2012 campaign

John Boehner's Legacy Hangs From the Fiscal Cliff


House Speaker John Boehner (R-Ohio) at a Washington news conference in May

Photograph by Andrew Harrer/Bloomberg

House Speaker John Boehner (R-Ohio) at a Washington news conference in May

House Speaker John Boehner (R-Ohio) has now come out publicly with something he’d told Obama administration officials in private last summer: To avert the fiscal cliff, he’s willing to find a way for the government to raise more money. Since 2011, conservatives in Boehner’s House caucus have been unwilling to do just that. The stance has frustrated moderate Republicans and some traditional allies of the Republican Party, namely, a group of chief executive officers associated with the Campaign to Fix the Debt. Boehner has taken note, saying on Wednesday: “Mr. President, We want you to succeed. … Let’s challenge ourselves to find the common ground that has eluded us.”

Moderate Republicans are egging him on: “The notion that it is inappropriate or wrong to compromise, as a matter of political dogma, is not reality-based,” says Steve Schmidt, the Republican strategist who advised John McCain in the 2008 presidential race. “The leadership should be based in reality. The goal isn’t to never compromise; the goal is to get the best deal you can get.”

Boehner said on Wednesday that Republicans would accede to a “fairer, cleaner, simpler tax code” in exchange for raising additional revenue. The implication is that he wants to close loopholes. There was no mention of either hiking, or lowering, rates. In recent months, many Republicans (including Mitt Romney) have said that every dollar in revenue generated by closing a loophole must be matched by savings from cutting rates. Steve Bell, senior director of economic policy at the Washington-based Bipartisan Policy Center, points out that Boehner didn’t slap that binding condition on things yesterday.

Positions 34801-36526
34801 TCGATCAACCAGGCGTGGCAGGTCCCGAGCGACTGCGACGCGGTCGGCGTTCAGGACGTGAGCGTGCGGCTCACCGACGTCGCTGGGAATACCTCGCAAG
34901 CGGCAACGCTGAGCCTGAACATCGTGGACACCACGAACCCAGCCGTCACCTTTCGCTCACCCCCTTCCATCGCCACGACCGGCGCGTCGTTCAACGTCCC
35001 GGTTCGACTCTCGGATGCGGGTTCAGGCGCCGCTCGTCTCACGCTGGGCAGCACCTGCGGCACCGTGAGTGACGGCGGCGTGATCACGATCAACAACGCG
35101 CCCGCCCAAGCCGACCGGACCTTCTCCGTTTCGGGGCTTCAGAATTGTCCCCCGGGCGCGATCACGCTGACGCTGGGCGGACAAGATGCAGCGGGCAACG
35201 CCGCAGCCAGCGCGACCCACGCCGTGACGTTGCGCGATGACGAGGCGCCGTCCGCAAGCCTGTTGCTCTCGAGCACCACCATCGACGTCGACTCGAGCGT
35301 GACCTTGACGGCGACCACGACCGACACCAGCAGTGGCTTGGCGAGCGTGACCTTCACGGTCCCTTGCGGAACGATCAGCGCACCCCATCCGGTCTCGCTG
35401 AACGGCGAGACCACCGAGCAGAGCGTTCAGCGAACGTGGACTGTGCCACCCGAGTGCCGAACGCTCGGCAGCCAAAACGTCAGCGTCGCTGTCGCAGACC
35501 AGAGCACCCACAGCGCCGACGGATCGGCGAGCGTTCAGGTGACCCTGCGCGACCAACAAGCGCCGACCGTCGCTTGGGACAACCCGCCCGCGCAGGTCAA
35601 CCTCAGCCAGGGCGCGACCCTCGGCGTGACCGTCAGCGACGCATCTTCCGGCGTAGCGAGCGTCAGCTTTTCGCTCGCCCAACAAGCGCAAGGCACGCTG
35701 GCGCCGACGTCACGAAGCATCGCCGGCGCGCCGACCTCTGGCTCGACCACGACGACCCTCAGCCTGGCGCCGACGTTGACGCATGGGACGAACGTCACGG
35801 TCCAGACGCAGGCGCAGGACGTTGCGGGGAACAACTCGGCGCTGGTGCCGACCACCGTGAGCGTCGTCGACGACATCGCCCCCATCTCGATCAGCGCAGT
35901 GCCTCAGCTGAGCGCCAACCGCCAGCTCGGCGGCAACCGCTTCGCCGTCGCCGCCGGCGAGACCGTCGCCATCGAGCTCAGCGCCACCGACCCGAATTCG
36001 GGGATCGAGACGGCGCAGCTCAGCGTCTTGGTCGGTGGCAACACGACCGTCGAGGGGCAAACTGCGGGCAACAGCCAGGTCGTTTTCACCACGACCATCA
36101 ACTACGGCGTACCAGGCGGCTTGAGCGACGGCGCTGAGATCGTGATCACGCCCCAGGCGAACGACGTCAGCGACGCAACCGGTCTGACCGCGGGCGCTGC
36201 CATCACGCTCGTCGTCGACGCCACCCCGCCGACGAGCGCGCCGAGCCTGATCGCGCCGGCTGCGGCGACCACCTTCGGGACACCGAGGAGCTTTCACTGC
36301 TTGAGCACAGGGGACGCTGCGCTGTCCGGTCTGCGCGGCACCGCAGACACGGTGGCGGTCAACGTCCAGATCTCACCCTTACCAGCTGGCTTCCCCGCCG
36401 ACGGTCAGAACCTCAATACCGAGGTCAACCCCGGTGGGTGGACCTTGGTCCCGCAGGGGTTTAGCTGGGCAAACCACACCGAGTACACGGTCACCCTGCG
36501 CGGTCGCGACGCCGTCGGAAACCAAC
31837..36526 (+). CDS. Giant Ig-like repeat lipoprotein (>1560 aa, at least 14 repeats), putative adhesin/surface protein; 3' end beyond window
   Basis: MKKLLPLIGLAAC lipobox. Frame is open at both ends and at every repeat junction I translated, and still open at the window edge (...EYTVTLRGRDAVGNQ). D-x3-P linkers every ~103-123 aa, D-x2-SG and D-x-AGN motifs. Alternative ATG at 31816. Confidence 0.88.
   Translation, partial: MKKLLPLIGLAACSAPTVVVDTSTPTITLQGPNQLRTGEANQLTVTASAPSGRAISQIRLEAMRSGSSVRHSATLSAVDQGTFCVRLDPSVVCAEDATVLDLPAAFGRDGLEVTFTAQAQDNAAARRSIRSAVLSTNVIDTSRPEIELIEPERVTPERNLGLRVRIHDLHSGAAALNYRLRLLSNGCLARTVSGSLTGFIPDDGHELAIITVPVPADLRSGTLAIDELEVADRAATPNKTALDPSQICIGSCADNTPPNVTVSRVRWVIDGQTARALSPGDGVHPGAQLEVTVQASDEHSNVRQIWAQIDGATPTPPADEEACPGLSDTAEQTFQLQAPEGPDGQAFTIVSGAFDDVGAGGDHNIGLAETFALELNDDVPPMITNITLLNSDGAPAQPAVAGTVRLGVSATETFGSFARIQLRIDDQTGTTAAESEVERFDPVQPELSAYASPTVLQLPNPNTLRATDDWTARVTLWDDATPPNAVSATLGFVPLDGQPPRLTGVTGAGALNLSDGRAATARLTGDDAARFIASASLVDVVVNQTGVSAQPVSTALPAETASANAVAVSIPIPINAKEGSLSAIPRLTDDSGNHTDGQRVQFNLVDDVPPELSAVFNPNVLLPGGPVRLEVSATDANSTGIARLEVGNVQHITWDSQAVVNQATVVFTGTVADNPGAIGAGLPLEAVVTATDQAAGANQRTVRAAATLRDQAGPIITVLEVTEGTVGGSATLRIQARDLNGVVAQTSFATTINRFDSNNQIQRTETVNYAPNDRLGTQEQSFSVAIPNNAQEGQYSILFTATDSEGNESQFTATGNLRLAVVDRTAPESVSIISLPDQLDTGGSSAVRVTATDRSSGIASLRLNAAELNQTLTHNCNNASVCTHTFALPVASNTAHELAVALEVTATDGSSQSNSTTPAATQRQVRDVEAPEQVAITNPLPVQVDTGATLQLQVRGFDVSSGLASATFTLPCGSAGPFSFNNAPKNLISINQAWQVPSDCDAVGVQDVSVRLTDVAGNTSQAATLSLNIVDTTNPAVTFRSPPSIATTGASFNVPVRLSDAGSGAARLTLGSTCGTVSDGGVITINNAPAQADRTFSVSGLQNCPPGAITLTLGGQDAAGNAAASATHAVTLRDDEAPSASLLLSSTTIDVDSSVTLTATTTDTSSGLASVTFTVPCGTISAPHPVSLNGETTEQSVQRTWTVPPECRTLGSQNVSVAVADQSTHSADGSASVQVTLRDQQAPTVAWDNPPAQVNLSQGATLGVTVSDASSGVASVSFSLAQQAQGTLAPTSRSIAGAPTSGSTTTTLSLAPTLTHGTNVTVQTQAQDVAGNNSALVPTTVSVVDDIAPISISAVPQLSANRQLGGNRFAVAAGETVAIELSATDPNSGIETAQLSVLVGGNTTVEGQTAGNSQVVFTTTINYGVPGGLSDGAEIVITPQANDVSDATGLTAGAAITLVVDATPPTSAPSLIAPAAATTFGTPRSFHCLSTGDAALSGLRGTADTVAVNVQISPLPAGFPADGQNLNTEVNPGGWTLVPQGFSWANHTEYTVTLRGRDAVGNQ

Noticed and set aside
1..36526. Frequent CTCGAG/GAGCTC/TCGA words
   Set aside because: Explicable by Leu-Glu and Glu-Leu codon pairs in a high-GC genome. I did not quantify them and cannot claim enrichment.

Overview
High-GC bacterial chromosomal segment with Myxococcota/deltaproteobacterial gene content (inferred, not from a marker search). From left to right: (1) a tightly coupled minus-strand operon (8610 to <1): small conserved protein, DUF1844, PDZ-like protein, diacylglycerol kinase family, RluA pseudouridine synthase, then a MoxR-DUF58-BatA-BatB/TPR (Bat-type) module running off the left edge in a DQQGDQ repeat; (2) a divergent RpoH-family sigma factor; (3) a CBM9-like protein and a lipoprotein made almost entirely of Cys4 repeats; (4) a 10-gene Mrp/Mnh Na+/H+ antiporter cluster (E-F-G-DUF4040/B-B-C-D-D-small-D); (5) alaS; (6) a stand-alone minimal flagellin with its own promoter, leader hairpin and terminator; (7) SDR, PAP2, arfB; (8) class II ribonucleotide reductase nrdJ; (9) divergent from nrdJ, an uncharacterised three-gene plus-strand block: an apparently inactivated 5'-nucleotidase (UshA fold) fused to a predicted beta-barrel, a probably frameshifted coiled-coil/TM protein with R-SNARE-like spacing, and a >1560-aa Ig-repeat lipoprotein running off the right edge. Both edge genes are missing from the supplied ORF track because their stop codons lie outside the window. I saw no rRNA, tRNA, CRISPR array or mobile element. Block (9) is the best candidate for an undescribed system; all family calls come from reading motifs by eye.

And Bell says some large—popular—tax deductions are already being targeted behind closed doors, including the one for mortgage interest, which costs the government about $100 billion a year. “Anyone who thinks the mortgage interest deduction is not going to be on the table during a discussion of tax reform is kidding themselves,” says Bell. (The GOP quietly took protection for the mortgage interest deduction out of its party platform this year.) A further candidate for reform is the $54 billion exemption for state and local taxes.

Where Boehner draws his red lines this time around will be the subject of much chatter in the coming days. The GOP’s Tea Party-backed candidates lost races in a number of states on Election Day, but 51 members of that tax-averse caucus will reclaim their seats in January. And as Columbia University political scientist Brigitte Nacos explained to me, many aren’t planning to change their approach. Schmidt says Boehner should heed the lessons of the election and hasten to come up with a deal. “The debt ceiling debacle,” he adds, “was a politically induced economic crisis. For people who are pragmatic and serious, like John Boehner, they understand that.” Boehner has long envisioned himself a reformer. Now that hoped-for legacy is riding on how he handles the fiscal cliff.

Dwoskin is a staff writer for Bloomberg Businessweek in Washington. Follow her on Twitter: @lizzadwoskin.

Steve Ballmer, Power Forward
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